Paperback: 592 pages
Publisher: Orbit (1 Sep 2005)
I think this is the first book I've reviewed that's by someone who has friended me, so jemck, look away now.
The Aldebreshan Compass quartet is set in the same world as McKenna's Tales of Einarinn quintet. However, whereas that series had a relatively orthodox fantasy setting, the Aldebreshan books are set in a society in which magic is utterly taboo, and where all sorts of divination rule the people's lives. It's also an tropical archipelago - these aren't your armour carrying, leather clad mercenaries. No, they're sailors and pearl divers and fishermen. If they need metal, they trade for it.
Yet, though this is a refreshingly different society from that of the Tales, it's part of the same world (another plus point - a world with actual variety!), and those same causes that have troubled the North are also affecting those in the South, though differently, with such menaces as migrating dragons being the problem. But there are also strange, ruthless people invading.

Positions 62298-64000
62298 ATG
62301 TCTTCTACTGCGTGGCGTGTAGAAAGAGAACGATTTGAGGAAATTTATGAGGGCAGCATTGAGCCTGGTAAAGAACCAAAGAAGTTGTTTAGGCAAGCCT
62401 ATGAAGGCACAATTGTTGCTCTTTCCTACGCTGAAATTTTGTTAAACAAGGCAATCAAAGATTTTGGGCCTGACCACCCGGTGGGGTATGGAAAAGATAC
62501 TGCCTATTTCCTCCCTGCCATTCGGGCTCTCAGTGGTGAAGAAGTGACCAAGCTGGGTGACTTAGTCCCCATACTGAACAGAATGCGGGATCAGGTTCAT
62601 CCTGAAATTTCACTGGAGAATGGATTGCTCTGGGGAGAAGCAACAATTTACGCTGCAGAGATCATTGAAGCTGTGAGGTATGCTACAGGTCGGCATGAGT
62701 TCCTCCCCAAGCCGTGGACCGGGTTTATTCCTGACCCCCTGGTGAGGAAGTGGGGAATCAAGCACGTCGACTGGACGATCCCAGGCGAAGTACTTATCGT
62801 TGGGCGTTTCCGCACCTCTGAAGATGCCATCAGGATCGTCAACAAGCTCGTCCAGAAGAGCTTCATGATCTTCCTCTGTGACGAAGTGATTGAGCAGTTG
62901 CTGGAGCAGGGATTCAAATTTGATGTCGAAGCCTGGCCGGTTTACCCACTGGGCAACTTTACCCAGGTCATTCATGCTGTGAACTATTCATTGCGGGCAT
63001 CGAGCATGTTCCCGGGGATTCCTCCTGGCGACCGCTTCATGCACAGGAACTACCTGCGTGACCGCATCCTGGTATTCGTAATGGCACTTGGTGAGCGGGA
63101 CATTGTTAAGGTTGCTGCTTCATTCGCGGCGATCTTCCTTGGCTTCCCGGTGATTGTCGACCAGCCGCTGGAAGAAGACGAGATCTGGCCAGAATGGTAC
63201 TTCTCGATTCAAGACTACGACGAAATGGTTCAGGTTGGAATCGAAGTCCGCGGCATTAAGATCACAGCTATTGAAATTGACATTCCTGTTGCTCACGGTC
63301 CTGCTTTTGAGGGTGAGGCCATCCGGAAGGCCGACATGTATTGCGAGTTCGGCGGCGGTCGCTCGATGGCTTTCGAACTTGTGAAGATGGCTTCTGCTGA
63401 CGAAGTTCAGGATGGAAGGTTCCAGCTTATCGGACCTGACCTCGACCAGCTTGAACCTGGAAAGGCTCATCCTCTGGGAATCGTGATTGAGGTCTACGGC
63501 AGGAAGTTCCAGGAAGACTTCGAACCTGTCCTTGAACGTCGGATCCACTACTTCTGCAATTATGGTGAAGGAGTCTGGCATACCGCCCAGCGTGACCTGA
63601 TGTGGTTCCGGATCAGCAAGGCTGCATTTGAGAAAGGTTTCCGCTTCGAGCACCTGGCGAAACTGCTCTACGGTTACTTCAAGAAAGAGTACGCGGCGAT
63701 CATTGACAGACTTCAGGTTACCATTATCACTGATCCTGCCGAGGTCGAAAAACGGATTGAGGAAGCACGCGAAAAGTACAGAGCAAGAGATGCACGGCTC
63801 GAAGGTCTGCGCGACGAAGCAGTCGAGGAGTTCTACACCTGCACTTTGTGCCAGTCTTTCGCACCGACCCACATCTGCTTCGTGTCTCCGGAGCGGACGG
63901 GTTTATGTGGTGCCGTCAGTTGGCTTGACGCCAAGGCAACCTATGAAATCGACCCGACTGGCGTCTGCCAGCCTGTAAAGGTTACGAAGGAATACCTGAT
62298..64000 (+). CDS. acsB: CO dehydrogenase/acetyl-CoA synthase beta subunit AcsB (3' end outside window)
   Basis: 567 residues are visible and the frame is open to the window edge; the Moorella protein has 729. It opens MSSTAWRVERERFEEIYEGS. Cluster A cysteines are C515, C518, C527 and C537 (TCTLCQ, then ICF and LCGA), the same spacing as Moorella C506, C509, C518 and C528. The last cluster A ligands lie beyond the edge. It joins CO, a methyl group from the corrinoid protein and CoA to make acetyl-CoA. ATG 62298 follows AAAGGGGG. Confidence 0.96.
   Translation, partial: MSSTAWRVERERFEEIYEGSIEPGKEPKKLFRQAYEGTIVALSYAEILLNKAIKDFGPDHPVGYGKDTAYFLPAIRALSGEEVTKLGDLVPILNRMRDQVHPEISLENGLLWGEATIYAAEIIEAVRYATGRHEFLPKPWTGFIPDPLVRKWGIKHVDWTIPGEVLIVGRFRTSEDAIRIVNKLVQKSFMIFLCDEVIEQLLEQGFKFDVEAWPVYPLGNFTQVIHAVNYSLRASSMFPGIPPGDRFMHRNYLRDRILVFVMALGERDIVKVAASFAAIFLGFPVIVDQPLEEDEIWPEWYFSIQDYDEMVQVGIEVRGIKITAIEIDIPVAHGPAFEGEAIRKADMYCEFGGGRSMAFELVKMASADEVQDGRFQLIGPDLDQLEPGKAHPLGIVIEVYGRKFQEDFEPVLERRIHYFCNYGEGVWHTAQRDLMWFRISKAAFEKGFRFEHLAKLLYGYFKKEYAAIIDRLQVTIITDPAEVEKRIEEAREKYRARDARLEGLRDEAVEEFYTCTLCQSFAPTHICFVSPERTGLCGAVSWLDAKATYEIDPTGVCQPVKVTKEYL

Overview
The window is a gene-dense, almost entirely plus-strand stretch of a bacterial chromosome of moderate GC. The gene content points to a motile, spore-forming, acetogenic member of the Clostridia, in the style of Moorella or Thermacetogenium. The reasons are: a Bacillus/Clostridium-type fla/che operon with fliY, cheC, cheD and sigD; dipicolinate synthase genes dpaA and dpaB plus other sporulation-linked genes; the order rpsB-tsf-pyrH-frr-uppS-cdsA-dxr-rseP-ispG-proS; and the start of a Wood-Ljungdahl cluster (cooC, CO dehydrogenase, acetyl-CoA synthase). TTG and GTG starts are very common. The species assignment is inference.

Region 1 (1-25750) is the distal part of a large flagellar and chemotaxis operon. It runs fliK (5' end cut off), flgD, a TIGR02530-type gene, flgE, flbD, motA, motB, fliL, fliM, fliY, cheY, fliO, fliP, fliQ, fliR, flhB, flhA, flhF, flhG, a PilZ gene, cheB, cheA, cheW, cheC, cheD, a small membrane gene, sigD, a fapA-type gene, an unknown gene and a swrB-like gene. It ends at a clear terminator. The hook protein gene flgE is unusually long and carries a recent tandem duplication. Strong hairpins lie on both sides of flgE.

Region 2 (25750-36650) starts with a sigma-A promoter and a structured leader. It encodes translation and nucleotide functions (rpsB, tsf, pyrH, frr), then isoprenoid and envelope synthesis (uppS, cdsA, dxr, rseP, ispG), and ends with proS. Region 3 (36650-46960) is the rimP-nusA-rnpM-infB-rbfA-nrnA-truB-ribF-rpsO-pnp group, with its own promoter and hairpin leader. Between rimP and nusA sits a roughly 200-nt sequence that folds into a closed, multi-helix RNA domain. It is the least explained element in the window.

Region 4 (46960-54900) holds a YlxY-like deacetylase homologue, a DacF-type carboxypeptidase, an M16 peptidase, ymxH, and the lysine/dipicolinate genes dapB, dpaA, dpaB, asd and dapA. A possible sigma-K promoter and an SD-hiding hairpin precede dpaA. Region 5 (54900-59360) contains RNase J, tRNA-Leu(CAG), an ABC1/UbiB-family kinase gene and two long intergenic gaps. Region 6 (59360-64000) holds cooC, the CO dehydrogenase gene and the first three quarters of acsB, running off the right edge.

In the midst of this is Kheda. He's the ruler of a domain, but is powerless to help his domain acting as the divinator. Instead, he's got to compromise with users of magic, because only magic looks to have the ability to defeat magic. But with the absolute taboo, he has to do this secretly, and the best way to do that is for him to disappear, even though this may mean abandoning his family and relinquishing his lordship.
When I read the first of this series, I was a little bit disappointed, because I wanted more about those characters I'd come to know in the Tales. But it didn't take long for the differences to become the attraction instead, and now I'm a bit sad this series is finishing after one more book. Meanwhile, the fourth book is now out, and I can't wait to read it.